The S&P/TSX composite index soared 142.6 points to 14,446.52 after the world’s second-largest economy reported growing at an annualized rate of 7.4 per cent in the January-March period, down from the previous quarter’s 7.7 per cent. It was the weakest growth in China since the 2008-09 global crisis but the number was still better than what many analysts had expected.
"A lot of investors were fearing the worst (because) a lot of the economic data out of China has been quite soft over the last little while," noted Allan Small, senior adviser at Holliswealth.
"If (growth) stays in this range, there’s nothing to worry about."
The Canadian dollar was down 0.34 of a cent to 90.76 cents US after the Bank of Canada said it was keeping its key rate unchanged at one per cent. The bank also lowered its forecast for first-quarter growth this year to 1.5 per cent from 2.5 per cent, but attributed the downgrade mostly to temporary impacts of a unusually severe winter.
New York indexes also finished sharply higher amid good news on the U.S. economy. The Federal Reserve‘s latest regional survey showed that the economy picked up over the past two months as bitter winter weather subsided.
The Dow Jones industrials ran ahead 162.29 points to 16,424.85, the Nasdaq gained 52.07 points to 4,086.23 and the S&P index points climbed 19.33 points to 1,862.31.
Earnings news also lifted markets as supermarket chain Metro Inc. (TSX:MRU) posted adjusted earnings of $1.07 per share, five cents higher than analysts had expected. Overall sales were up 1.7 per cent year over year, rising to $2.55 billion from $2.51 billion and Metro shares were up $1.58 or 2.46 per cent to $65.86.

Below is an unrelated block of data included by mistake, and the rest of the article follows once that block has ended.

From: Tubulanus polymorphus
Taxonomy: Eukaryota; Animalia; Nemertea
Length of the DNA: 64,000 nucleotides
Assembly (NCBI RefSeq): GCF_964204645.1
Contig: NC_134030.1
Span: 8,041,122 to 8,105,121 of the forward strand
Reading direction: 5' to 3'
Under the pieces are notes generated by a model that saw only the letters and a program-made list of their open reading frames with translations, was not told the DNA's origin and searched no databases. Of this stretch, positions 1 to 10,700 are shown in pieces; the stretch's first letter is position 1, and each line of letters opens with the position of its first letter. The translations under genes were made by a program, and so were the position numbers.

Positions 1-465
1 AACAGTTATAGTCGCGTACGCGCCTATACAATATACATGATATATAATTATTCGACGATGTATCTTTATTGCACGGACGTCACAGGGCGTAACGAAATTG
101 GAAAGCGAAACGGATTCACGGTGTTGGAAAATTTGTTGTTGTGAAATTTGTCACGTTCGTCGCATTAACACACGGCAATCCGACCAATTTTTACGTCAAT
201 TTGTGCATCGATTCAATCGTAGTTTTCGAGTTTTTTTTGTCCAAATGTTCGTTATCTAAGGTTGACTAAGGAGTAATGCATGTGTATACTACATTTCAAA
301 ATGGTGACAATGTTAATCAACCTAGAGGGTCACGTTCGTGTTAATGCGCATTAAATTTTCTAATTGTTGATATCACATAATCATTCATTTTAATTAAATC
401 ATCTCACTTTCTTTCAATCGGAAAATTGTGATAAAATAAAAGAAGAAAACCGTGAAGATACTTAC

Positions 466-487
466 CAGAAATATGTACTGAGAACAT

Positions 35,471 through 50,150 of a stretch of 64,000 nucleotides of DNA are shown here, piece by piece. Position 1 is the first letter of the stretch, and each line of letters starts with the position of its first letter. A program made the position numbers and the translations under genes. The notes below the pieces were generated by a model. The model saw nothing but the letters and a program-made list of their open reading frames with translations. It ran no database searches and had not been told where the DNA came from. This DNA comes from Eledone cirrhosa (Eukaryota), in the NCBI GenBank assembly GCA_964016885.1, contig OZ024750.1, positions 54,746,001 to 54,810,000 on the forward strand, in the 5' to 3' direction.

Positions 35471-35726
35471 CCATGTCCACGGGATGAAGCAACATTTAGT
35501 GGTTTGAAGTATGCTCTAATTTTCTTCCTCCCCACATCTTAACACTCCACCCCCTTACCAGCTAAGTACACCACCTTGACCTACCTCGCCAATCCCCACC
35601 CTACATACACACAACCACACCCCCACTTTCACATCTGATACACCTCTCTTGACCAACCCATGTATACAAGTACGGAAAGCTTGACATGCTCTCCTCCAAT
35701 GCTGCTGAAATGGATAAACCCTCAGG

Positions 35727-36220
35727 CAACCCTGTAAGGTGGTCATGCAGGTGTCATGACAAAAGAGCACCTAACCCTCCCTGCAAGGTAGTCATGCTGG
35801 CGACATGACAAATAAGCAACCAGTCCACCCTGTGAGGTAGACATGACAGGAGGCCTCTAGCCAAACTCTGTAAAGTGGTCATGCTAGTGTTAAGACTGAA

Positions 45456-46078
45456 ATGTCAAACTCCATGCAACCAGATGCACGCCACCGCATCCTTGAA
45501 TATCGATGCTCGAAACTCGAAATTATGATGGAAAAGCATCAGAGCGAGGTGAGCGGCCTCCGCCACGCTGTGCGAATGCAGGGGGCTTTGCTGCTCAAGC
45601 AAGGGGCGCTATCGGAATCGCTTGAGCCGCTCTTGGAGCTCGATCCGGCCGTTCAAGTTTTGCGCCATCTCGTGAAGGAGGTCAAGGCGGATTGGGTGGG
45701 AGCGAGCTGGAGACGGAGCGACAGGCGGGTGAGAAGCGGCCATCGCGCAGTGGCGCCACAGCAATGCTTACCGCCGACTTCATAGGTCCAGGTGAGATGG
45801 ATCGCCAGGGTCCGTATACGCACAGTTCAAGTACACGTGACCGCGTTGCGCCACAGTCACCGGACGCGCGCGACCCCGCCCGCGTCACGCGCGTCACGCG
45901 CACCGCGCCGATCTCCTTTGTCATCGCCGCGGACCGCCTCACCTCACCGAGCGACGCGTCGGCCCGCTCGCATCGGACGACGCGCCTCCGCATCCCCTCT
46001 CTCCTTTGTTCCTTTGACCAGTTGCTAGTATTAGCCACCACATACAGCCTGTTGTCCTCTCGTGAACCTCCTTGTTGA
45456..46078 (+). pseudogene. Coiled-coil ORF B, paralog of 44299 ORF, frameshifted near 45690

In the U.S., Yahoo’s earnings per share ex-items were 38 cents, a penny higher than analyst forecasts and its shares jumped $2.14 or 6.26 per cent to $36.35. Net earnings were US$312 million, or 29 cents per share compared with $390 million or 35 cents per share a year earlier.
After the close, Google disappointed, posting earnings per share ex-items of $6.26, 15 cents short of estimates. Revenue of $15.42 billion was short of the $15.54 billion that analysts expected and its shares fell five per cent in after-hours trading.
Prices for metals rose in the wake of the Chinese economic data with May copper up four cents to US$3.06 a pound and the base metals sector gained 1.19 per cent.
The energy sector rose 1.5 cent even as the May crude contract shed most early gains as data showed that U.S. inventories rose more than four times the amount expected last week to 10 million barrels. Oil inched up a penny to US$103.76 a barrel.
The gold sector slipped about 0.3 per cent as June bullion gained $3.20 to US$1,303.50 an ounce.
There was a major acquisition in the gold sector that will see Yamana Gold Inc. (TSX:YRI) and Agnico Eagle Mines (TSX:AEM) jointly acquire 100 per cent of Osisko Mining (TSX:OSK) in a cash and stock deal worth $3.9 billion. The companies are paying Osisko $8.15 a share. The offer represents an 11 per cent premium to a hostile bid for Osisko that had been mounted by Goldcorp (TSX:G).
"You’re going to see a lot of this kind of mergers and acquisitions because the price of gold has dropped by so much and a lot of these companies now are not expanding based on any more gold in the ground — they’re having to acquire other companies to expand," Small said.